“The wedge has lost its edge.”
Democratic Senate candidate Mark Kelly could not have been more clear about supporting immediate, standalone legislation to put Dreamers on a path to citizenship during his debate against Sen. Martha McSally in Arizona yesterday.
The debate (video), the only one scheduled in the Arizona Senate contest, witnessed odd adherence by Sen. McSally to White House talking points about China, the radical agenda of Democrats, invoking the names of Muslim women in the U.S. Congress, and invoking the specter of Mexican cartels, violence and accelerated unauthorized immigration if Dreamers are legalized.
Senator McSally was evasive about whether she was proud of her support for President Trump, but was clear about supporting the President’s border wall. In response to questions regarding the economic health of Arizona border communities – given restrictions due to COVID-19, immigration and border security – McSally repeatedly praised the President’s border wall. In addition, she repeatedly invoked the names of Reps. Rashida Talib (D-MI) and Ilhan Omar (D-MN), two American Muslim women serving in Congress. As for Dreamers, Sen. McSally again repeated the White House talking points that any such legislation must be paired with tradeoffs on border security that she knows are unacceptable to Democrats.
Shorter McSally: I’m for Dreamers if relief is part of a legislative package that I know won’t pass Congress.
Kelly was much more direct and clear. When asked directly about the continuation of the DACA program and whether it must be contingent on additional border security or enforcement, he acknowledged the need for border security but said no, DACA should not be contingent on such measures:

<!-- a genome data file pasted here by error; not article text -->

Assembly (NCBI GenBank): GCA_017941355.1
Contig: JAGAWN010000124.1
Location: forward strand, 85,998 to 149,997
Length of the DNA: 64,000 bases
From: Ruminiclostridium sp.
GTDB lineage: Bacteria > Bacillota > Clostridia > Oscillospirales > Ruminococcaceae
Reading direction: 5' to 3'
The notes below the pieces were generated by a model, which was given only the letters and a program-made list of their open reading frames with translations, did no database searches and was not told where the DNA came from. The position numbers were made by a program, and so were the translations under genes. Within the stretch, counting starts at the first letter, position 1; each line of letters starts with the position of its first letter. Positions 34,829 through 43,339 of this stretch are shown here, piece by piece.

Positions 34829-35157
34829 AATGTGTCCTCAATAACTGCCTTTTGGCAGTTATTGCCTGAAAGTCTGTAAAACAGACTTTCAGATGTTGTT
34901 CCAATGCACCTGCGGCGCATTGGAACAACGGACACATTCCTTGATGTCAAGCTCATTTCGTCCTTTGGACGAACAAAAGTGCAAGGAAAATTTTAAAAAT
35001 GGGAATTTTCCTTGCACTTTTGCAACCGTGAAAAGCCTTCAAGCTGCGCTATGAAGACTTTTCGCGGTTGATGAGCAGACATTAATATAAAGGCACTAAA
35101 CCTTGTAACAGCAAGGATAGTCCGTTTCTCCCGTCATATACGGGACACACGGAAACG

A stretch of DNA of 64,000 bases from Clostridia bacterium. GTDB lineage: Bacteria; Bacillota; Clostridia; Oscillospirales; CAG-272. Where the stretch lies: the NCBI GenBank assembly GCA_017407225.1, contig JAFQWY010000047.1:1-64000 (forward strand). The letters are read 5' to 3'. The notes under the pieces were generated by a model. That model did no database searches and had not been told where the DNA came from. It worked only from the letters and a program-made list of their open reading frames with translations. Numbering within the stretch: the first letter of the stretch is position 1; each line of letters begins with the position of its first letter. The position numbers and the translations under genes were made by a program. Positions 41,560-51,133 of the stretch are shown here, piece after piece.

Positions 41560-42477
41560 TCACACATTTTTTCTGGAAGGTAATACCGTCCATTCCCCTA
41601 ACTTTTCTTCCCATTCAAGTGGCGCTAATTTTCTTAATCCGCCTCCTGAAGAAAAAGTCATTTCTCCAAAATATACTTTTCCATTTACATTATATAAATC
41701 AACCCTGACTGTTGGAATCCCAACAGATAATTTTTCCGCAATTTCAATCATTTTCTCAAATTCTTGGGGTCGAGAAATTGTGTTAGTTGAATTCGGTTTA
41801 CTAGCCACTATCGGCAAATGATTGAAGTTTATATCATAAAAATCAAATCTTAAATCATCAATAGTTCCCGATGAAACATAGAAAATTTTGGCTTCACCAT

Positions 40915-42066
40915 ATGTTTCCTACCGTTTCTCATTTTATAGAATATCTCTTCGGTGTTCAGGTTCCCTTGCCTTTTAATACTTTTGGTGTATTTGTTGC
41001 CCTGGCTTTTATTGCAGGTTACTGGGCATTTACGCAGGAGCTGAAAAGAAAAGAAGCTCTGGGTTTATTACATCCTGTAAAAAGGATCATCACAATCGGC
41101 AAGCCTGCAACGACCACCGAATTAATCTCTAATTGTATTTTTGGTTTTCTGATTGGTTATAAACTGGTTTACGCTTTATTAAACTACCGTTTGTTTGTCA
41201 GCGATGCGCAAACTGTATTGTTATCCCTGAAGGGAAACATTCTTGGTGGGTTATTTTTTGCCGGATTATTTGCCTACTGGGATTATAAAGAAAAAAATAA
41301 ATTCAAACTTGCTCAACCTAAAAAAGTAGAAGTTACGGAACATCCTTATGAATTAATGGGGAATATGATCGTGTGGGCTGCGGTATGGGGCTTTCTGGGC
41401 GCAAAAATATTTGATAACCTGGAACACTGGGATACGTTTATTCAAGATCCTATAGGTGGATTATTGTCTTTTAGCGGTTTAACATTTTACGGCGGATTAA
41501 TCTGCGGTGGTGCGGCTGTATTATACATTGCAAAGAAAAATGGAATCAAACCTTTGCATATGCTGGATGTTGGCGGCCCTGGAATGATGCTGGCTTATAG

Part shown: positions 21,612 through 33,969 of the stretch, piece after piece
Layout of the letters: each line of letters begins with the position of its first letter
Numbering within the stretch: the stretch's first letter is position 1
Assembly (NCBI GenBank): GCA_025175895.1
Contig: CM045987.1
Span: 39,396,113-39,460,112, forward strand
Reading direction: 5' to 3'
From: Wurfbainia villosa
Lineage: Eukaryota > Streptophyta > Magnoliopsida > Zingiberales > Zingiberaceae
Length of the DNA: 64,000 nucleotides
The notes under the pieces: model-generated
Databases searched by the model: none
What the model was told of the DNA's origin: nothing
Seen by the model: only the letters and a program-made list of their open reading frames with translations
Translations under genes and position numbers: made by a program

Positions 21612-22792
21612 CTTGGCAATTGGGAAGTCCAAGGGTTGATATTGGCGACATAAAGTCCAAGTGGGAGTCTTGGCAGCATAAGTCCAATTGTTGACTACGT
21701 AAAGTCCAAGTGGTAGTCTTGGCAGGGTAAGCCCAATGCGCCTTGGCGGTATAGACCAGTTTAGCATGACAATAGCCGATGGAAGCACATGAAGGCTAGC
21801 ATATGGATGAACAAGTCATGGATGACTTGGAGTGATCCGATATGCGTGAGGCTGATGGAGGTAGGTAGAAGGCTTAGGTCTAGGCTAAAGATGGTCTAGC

“We have 28,000 mostly young people in the state of Arizona who I look as American as my two kids and I think they should have a pathway to citizenship right now.
That’s something that Sen. McSally used to kind of support. She was in favor of the DACA program. Now she says it is unconstitutional, so no, I don’t think it is contingent on anything.”
The following is a statement from Douglas Rivlin, Director of Communication for America’s Voice:
My, how Arizona has changed in just a few short years. Arizona, a state infamous for anti-immigration politics, Joe Arpaio and Trump photo-ops autographing his border wall, is featuring a Democratic candidate for Senate that is leaning into immigration, leaning in to a path to citizenship without adding tradeoffs, and, by the way, leading by a large margin in the polls.
It should not come as a surprise, however. The voters in Arizona, like voters across the country, support citizenship for Dreamers and a path to citizenship for undocumented immigrants in the United States. In addition, Latino groups have organized from the ground up to make sure that racist policies of the past are met with a growing vote for immigrant justice.
Republicans like McSally made their bed, and now they must lie in it. They bend the knee to a President who ended DACA, contested relief all the way to the Supreme Court, and has a famously fragile ego and a short fuse for anyone who suggests a contrary view. McSally, once known as a McCain-style pragmatist, is now left to make wild claims about “open borders” and “radicals” and dog-whistles about Democrats from other states who happen to be American Muslims.
Immigration is an issue Republicans in Arizona have wielded for many election cycles. But now it’s becoming clear that the wedge has lost its edge. The tired attacks and the demonization of immigrants are falling on deaf ears. A multiracial majority that rejects the politics of division is blossoming in the desert.